Analysis. European leaders met in Brussels and Paris to formalize wartime strategy. France’s military industry is in ‘war economy’ mode. The EU and NATO are preparing for a possible Trump victory and the possibility of being left to defend Ukraine alone.

Peace is nowhere in sight: Europe and NATO race toward rearmament

The world is on a forced march towards rearmament. Europe is in full stride, fearing Russian threats as Putin is putting NATO’s stability to the test. In recent weeks, there have been growing warnings from leaders of European countries, from Denmark to Germany and the Baltics, speaking of great risks of war in the coming years, while concern grows over Russia, now in a full-on “war economy.”

European countries are signing new bilateral security agreements with Ukraine to try to cope with U.S. wavering at a time when Kyiv is struggling. There are clarifications on the commitments to deliver arms, ammunition, missiles and now aircraft, with around 60 F16s pledged to Zelensky by the Europeans. Several specialized “coalitions” are being formed (on drones, artillery, etc.) with leader countries to coordinate military aid. These include EU members but also the UK, which on military matters is practically with one foot back in the Union.

There is the promise of increased military spending by European NATO countries, in response to the risk of U.S. disengagement after Donald Trump’s statements against members who “don’t pay” – widely condemned as “irresponsible” – and the blockade in Congress on the $66 billion in aid to Ukraine. There is talk of opening a NATO-Ukraine training center in Poland. Going forward, the possibility of having a Defense Commissioner in the next European Commission is being discussed; the current chair, Ursula von der Leyen (who is considering running again), has agreed to this initiative being pushed by the EPP. For the EU, the possibility of strategic autonomy – still not clearly defined – is no longer being ruled out even by those countries most closely tied to the U.S. nuclear umbrella.

The “European facility for peace” (a new extra-budgetary instrument in service to European defense policy) is now activated in favor of Ukraine, although there are still obstacles at the Council on this front and there are delays on the one million munitions promised for this year. In January, the EU approved €50 billion in economic aid over four years (while the World Bank estimates that Ukraine will need €450 billion for reconstruction).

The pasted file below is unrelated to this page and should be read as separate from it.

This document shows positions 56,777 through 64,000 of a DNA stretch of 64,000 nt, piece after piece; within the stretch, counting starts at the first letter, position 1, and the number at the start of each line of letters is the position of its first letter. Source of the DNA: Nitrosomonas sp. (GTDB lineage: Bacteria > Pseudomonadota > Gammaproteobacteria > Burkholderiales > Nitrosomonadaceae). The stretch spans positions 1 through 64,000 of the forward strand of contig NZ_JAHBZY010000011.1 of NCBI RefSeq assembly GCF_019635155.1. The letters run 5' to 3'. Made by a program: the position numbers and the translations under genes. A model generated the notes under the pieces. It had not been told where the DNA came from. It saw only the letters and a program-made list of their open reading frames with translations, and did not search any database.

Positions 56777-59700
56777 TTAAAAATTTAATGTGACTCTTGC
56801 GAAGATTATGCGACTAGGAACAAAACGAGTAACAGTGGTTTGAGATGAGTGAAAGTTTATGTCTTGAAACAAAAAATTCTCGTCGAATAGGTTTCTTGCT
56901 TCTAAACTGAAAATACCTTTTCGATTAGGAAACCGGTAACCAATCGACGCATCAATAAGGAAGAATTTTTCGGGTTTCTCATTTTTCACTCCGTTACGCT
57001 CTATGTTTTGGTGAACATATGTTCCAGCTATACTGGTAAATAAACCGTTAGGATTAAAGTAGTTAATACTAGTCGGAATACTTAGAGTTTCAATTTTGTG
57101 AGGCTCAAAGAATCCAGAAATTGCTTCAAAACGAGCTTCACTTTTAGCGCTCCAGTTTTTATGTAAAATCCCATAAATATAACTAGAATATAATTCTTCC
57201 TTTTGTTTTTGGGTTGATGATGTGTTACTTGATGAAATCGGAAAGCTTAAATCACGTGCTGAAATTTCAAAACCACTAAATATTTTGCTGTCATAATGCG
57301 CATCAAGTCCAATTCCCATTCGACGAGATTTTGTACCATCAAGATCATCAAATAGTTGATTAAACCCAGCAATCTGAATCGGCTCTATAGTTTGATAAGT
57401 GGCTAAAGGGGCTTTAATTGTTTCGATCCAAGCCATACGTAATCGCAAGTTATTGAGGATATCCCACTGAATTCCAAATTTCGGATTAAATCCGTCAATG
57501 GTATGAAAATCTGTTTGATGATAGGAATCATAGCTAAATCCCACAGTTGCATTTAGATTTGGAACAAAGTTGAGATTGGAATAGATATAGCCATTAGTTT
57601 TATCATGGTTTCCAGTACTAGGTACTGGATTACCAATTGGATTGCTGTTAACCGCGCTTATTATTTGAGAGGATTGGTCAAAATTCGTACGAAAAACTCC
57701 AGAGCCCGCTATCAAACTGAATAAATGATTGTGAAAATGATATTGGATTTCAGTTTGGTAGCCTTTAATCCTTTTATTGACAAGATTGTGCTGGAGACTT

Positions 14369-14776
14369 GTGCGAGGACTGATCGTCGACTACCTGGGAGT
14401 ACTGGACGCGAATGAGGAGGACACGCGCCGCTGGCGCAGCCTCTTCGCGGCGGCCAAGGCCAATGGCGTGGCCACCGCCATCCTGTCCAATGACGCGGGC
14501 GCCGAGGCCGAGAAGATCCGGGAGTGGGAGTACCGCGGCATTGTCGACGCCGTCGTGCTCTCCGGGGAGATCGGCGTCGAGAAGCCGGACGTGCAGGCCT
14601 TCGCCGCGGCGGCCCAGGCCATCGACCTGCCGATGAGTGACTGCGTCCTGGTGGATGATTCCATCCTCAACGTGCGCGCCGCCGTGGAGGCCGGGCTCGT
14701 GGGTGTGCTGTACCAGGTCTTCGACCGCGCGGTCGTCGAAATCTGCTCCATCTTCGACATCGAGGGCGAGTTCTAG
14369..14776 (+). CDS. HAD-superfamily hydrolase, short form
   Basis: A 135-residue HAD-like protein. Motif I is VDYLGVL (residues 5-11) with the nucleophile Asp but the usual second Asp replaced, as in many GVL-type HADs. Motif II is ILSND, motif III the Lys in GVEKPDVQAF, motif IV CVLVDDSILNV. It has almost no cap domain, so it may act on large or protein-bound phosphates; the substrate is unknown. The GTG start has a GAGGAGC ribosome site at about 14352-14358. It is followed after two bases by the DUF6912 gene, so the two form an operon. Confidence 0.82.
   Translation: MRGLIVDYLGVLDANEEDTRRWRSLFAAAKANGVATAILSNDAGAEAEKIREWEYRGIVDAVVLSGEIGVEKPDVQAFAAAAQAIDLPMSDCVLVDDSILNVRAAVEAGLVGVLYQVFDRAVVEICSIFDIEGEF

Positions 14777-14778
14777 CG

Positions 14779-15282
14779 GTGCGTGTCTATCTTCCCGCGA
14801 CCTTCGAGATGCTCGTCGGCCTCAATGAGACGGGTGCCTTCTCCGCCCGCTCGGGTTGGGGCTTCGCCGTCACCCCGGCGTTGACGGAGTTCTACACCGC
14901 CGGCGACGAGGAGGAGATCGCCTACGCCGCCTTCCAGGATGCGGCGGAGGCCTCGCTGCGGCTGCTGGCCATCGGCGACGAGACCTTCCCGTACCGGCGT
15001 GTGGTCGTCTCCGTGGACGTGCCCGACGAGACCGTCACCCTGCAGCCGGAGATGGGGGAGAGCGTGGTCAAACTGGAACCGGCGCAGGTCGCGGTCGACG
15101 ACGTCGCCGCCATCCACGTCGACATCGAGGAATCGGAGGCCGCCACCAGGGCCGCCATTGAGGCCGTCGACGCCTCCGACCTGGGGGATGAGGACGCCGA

On Thursday, NATO defense ministers met in Brussels. Ukraine, which is on the waiting list to become a member, was also invited. On Friday, President Volodymyr Zelensky was scheduled to be in Berlin and then in Paris, to sign a bilateral security agreement with France. This is the formalization of a commitment the G7 made at the NATO summit in Vilnius in 2023 to support Kyiv. It was joined by other countries, 25 in all, according to which each country needs to establish at the national level the extent of military support, its duration, and other forms of assistance, such as financial, economic or technological. Over the weekend, the Munich Security Conference, at its 60-year anniversary, will discuss the two major ongoing wars, in Ukraine and Gaza.

After the UK’s bilateral agreement with Kyiv on January 12, Friday was set to bring clearer terms from Germany and, most importantly, the signing of a bilateral security agreement in Paris. London has earmarked another £2.5 billion for military aid to Ukraine in 2024 (after £2.3 billion in both 2022 and 2023), while Berlin is promising €8 billion this year alone (it has just opened a new munitions factory in Lower Saxony). France has not given out details of its support, but after criticism from the IFW institute in Kiel about Paris’s low contribution, it was set to give out more information on Friday about military equipment, an expected extra 40 SCALP missiles, more Caesar mobile artillery, Crotal air defense systems, missile launchers and anti-tank missiles. France, which has already put its military industry in “war economy” mode, is set to take the lead in the “artillery coalition” (increasing the production of 255 howitzers and Caesars), plus air defense, especially for pilot training.

On Thursday, NATO promised Ukraine one million drones; a group of “allies” is being set up, with the leadership of Britain and Latvia (also including soon-to-be-member Sweden, as well as Denmark, Germany, Lithuania, Estonia and the Netherlands). Denmark has pledged to deliver 19 F16s to Kyiv in the second quarter of this year; the Netherlands is expected to give 42, but has not set a deadline yet.

In response to Trump’s statements, NATO secretary Jens Stoltenberg pointed out on Thursday that out of 31 NATO countries, 18 have now met the commitment to allocate at least 2 percent of GDP to military spending. Germany is joining this club this year; France will do so in 2025. In 2022, only 7 countries had reached this commitment.

Today, Poland is the country that spends the most on the military (3.9%) and has the largest army in the EU. The Baltic states, Hungary, the Czech Republic, Romania, Greece and Finland are at between 2 and 3 percent, Italy is at 1.46 percent, and Spain is below 1 percent. Germany is in line with NATO commitments, as it has increased military spending for the first time since 1992 (which was at 3% during the Cold War).

Despite this surge in spending, Europe fears it will not be able to defend Ukraine if the U.S. contribution dries up.

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